26 August 2018: Twenty-first Sunday in Ordinary time

Reading 1 Response Reading 2 Gospel
  Jos 24:1-2a, 15-17, 18b   Ps 34:2-3, 16-17, 18-19, 20-21   Eph 5:21-32
or 5:2a, 25-32
  Jn 6:60-69

Discourse conclusion: Do you also wish to go away?

Green_banner_sm During Ordinary time the Lectionary readings present stories and teachings from Jesus’ everyday ministry. This week’s readings ask RCIA participants and the believing community about their commitment to discipleship.

In the first reading from the book of Joshua, Joshua asks the Israelites to renew their covenant with God: do they wish to serve the God who has delivered them or return to the service of other gods? The people reaffirm the covenant with YHWH: “we also will serve the Lord, for he is our God.” Joshua’s question stands as a challenge to Jewish believers through the centuries. The Lectionary editors pair this reading with today’s gospel, in which Jesus challenges disciples in every generation, asking “Do you also wish to go away?”

The second reading concludes the letter to the Ephesus ekklesia. The letter’s major theme has been unity of all Christians in one believing community. Today’s reading is from the household codes section. A household code is a literary form found throughout the ancient world. In Greco-Roman household codes, power determines relationships. In a Christian household, love replaces power in all relationships. Some Christian letter writers simply give a Christian veneer to the household codes by adding the words “in the Lord” to the injunctions. In Ephesians, the author goes much further. He elaborates on marriage as a parable of the relation between Christ and the believing community. The Ephesians writer adopts and subverts the standard household code to mutual submission: for example, not only should wives be obedient to husbands, but also husbands should be obedient to wives.

John’s gospel presents the conclusion of Jesus’ “bread of life” discourse. Jesus’ own disciples grumble that his revelations–he is “the living bread coming down from heaven” and the bread he will give is “his flesh for the life of the world”–are unacceptable or offensive. Jesus now questions those who have heard his revelations:

  • Would you rather see me “going up?” Jesus’ question has a double meaning. The Greek verb ἀναβαίνω (ah-nah-BAH-ee-noh) means “to ascend” or “to go up.” The first meaning is connected to Hebrew scripture. Moses and Elijah “ascend” or “are taken up” to God, which proves their authority and honor. Jesus has “come down” from God, and will “ascend” again after his resurrection, proving his authority. The second meaning refers to Jesus’ “going up” or “being lifted up” on the cross. This “going up” will further scandalize his disciples, but will also result in “the life of the world.” Jesus admonishes the disciples for interpreting his message in a human-only way (“the flesh”), ignoring the Spirit’s help. Facts alone do not create a disciple; discipleship also requires a Spirit-filled response to the Father made known in the word of Jesus.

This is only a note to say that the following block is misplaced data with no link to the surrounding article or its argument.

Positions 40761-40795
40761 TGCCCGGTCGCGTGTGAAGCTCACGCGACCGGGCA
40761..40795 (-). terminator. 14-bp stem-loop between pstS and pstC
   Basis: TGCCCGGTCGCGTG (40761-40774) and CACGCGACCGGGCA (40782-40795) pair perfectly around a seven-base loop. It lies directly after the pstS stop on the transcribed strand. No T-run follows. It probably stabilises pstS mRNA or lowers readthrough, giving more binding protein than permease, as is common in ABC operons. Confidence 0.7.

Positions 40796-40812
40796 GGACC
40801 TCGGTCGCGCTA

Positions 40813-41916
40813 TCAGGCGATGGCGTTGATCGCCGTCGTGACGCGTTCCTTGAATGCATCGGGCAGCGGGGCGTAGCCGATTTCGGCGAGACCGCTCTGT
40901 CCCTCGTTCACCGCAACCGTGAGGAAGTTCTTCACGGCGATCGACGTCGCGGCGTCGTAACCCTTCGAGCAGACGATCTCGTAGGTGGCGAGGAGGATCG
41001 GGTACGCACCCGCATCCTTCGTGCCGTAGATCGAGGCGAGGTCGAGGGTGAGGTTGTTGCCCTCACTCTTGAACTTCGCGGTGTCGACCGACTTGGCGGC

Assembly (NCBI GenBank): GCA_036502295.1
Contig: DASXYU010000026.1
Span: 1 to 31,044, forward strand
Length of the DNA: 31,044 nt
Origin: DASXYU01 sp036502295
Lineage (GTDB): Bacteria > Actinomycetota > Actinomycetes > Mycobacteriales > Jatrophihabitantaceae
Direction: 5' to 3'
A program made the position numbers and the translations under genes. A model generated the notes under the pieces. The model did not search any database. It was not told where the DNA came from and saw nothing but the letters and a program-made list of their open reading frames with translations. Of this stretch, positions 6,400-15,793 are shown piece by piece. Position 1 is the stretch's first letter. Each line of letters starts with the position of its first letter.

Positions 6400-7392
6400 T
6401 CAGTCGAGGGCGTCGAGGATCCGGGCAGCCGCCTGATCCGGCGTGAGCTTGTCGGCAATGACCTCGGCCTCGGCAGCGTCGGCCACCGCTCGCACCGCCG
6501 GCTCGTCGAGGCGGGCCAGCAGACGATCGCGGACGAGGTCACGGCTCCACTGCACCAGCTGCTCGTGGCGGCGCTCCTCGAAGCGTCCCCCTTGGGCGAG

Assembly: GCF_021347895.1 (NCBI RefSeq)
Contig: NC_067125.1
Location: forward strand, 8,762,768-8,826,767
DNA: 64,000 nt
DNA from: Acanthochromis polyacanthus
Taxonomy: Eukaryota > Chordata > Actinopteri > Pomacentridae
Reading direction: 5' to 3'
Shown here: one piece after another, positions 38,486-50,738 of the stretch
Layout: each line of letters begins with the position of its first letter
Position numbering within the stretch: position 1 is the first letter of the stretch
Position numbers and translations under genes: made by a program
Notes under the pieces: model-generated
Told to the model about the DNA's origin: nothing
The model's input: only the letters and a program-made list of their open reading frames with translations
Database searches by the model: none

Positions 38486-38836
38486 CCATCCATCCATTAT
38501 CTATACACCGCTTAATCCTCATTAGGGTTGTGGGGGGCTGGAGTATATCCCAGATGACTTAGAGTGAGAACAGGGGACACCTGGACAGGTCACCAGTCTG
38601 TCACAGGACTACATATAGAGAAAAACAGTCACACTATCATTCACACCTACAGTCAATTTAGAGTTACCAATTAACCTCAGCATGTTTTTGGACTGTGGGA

• Do you also wish to go away? Jesus asks this pointed question of the Twelve, who are struggling with who Jesus is. John also asks this question of his own community sixty years later, who are struggling with how the risen Jesus remains present with them in their conflicted community. Jesus asks today’s disciples, who are struggling with continuing faith in Jesus while living in a broken world, the same question.

Today’s readings challenge RCIA participants and the believing community to ask: “Why am I a disciple?” Jesus’ harsh revelations in the bread of life discourse present a stark choice for his hearers. Their choices reveal who they are. The crowd, hoping at the discourse’s start for more free bread, melts away when Jesus talks about new spiritual bread. His opponents, put off by physicality of Jesus’ own flesh as sacrifice and food, leave in disgust. Many disciples, still expecting a temporal king, reject Jesus’ claim of heavenly origins and return to their old lives. Only his loyal faction, seeing beyond his signs and hearing deeply his words, remain convinced that he is who he says he is, and remain-in-relationship with him. What kind of bread are we looking for? Who can provide that bread?

—Terence Sherlock

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